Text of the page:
INDEPENDENT energy suppliers have reacted angrily to the Competition and Markets Authority's final proposals for the UK retail energy market.
At least two have called the two-year, £5 million investigation, into the industry a waste of money, while the UK's biggest independent provider, First Utility, say the CMA have "completely missed the mark".
The CMA say that their recommendations - more than 30 in all - will create a "framework for effective competition", and encourage more of us to "exploit the benefits of competition" while protecting vulnerable customers.
That competition will be stoked, they say, by letting suppliers offer more tariffs and discounts, and removing the obligation for price comparison sites to show would-be switchers all the deals available on the market.
Ofgem have been trying to make things easier for energy customers for a long time - back in 2011 they issued the Big Six suppliers with a stark warning to simplify their tariffs and terms.
Back then, when independent energy companies numbered in single figures and accounted for just 1% of the market, Ofgem were concerned that the number of tariffs available had risen from 180 to more than 300 in just three years.
Furthermore, they were bothered that many of those who made the effort to switch provider ended up paying more for their energy because of often unclear, and sometimes downright opaque, terms and conditions.
The next few years saw two significant changes to the energy market - the rise of the independent provider, and the implementation of Ofgem's rules on "simpler choices".
Suppliers were limited to offering just four core tariffs per fuel, and just two kinds of discount - one to dual fuel customers, and one for those of us choosing to manage our accounts online.
In addition, "complex" tariffs involving tiered unit prices and standing charges were banned.
At the same time, a host of new providers started to appear, frequently offering more competitive prices than their bigger rivals.
The results have been mixed. Switching has risen - and in the past year, more of us have defected from the Big Six to an independent company than ever before.
But complaints have skyrocketed, and other companies have become less competitive.
White label provider Sainsbury's Energy, for example, used to offer a couple of deals that easily beat those of their supplier, British Gas - but they've since decided to match the more expensive tariffs sold by their parent company.
As they came closer to making their final recommendations, the CMA's disdain for Ofgem's four tariff limit became much more evident - and now they've decided they're going to reverse all three of the "simpler choices" changes.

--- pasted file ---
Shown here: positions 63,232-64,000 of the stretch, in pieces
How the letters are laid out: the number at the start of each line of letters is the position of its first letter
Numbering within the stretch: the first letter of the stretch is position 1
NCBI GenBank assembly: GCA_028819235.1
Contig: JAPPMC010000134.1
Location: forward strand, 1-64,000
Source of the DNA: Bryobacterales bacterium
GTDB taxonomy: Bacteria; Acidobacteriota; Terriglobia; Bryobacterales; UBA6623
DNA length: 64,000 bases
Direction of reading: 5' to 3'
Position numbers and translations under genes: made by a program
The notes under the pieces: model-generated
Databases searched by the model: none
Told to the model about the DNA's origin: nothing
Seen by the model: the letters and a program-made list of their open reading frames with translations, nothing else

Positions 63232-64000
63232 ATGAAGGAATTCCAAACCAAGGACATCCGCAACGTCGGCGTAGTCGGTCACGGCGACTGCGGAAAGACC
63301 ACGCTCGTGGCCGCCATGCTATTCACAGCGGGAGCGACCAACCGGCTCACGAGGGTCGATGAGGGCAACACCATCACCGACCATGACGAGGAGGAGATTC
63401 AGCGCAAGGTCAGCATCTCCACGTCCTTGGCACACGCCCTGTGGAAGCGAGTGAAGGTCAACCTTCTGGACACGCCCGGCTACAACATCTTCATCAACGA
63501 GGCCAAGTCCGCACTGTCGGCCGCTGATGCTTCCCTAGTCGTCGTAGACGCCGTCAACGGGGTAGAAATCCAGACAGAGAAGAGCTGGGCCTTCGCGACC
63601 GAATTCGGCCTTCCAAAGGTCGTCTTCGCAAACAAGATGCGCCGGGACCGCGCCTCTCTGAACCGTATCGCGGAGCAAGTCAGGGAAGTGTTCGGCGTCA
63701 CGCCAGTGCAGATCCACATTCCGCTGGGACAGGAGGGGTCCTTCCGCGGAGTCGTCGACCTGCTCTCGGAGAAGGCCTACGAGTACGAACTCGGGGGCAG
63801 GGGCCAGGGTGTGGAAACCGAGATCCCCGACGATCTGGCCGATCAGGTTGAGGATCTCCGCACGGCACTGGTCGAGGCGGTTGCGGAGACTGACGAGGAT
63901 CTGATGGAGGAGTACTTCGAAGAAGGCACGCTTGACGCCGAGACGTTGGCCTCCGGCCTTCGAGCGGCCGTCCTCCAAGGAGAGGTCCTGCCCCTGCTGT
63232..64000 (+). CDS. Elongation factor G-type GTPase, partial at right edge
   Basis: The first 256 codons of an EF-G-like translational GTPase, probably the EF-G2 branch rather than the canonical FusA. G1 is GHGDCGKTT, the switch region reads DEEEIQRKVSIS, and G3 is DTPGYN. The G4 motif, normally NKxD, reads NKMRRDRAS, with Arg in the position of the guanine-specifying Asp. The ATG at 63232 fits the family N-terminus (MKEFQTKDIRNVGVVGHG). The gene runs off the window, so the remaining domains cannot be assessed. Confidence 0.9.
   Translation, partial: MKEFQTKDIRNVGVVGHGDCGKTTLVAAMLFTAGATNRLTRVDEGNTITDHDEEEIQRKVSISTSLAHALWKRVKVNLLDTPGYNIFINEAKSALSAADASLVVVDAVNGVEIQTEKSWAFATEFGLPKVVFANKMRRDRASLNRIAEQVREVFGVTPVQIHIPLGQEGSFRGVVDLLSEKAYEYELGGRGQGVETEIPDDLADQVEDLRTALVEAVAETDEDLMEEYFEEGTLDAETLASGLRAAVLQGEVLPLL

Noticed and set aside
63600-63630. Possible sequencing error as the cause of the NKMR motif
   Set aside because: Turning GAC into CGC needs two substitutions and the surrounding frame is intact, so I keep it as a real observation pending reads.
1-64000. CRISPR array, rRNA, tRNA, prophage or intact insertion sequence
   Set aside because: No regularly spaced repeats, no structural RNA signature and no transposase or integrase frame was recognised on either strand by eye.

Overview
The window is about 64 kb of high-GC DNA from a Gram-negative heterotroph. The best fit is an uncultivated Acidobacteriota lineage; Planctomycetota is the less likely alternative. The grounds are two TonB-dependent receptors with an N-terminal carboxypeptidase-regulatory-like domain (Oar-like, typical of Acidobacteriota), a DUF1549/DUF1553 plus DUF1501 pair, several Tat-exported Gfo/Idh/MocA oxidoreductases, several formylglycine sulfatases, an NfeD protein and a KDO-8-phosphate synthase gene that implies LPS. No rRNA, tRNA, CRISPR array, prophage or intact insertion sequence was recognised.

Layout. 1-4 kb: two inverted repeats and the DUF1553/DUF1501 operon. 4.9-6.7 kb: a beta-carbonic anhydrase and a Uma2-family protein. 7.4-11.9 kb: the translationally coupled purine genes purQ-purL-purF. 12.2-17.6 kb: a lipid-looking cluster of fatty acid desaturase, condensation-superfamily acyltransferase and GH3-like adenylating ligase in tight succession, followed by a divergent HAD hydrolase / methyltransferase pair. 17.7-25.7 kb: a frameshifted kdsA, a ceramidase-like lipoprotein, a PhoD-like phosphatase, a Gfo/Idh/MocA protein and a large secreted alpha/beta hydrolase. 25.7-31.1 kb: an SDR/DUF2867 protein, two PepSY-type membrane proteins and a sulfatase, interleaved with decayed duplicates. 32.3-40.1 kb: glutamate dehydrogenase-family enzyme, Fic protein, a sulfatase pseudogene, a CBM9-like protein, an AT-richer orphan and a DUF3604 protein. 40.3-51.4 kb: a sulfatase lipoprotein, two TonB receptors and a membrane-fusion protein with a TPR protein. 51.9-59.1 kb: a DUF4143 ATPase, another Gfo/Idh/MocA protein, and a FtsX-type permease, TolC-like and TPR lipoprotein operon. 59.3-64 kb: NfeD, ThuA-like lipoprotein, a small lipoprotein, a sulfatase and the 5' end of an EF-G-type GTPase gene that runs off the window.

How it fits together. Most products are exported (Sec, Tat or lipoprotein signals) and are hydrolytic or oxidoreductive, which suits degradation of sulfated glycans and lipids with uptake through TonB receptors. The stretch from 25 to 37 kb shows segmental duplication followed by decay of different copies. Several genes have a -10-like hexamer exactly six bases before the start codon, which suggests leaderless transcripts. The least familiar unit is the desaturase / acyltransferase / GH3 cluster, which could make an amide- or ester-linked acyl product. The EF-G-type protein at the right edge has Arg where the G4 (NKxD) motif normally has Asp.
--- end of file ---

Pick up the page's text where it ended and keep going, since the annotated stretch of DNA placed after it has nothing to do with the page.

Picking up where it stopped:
First Utility's chief financial officer, Darren Braham, summed it up nicely when he said that we could well end up with "a baffling array of tariffs... and customers continuing to pay much more than they need to".
Still, at least customers don't have to worry about price comparison websites (PCWs) adding to that confusion - because the CMA have, rather oddly, removed the obligation for sites like ours to make available the details of every deal on the market.
Instead they'll be able to pick and choose which suppliers they feature - and negotiate their own tariffs and discounts, paid for by the commission they receive from the suppliers.
Even bearing in mind that it does cost PCWs to provide and maintain full tariff lists, it's not wholly clear why they can't be allowed to negotiate those deals at the same time as continuing to show the whole market.
We would have thought that competition would have been better served by allowing people to see not just a site's "best" or "exclusive" deals, but those that may be genuinely cheaper.
However, while Ofgem's efforts to simplify the energy market have been found wanting by the CMA, they will have a serious role to play in promoting competition as the CMA see it working.
The CMA want companies to be allowed to write to customers who've been on a rival supplier's standard variable tariff for three years or more, offering them cheaper, easily accessible, deals based on a household's actual usage history.
Ofgem will have the privilege of running the secure database that holds those details, and of testing the frequency and form of those rival bids for our custom, to ensure they really are effective in helping people save money.
This is another of those remedies that many independent suppliers have been less than impressed by.
Good Energy's chief executive Juliet Davenport said she wasn't convinced "that a database of customers to be marketed to will get people switching more... If twerking men and meerkats on TV can't make you switch, then junk mail through your letter box won't".
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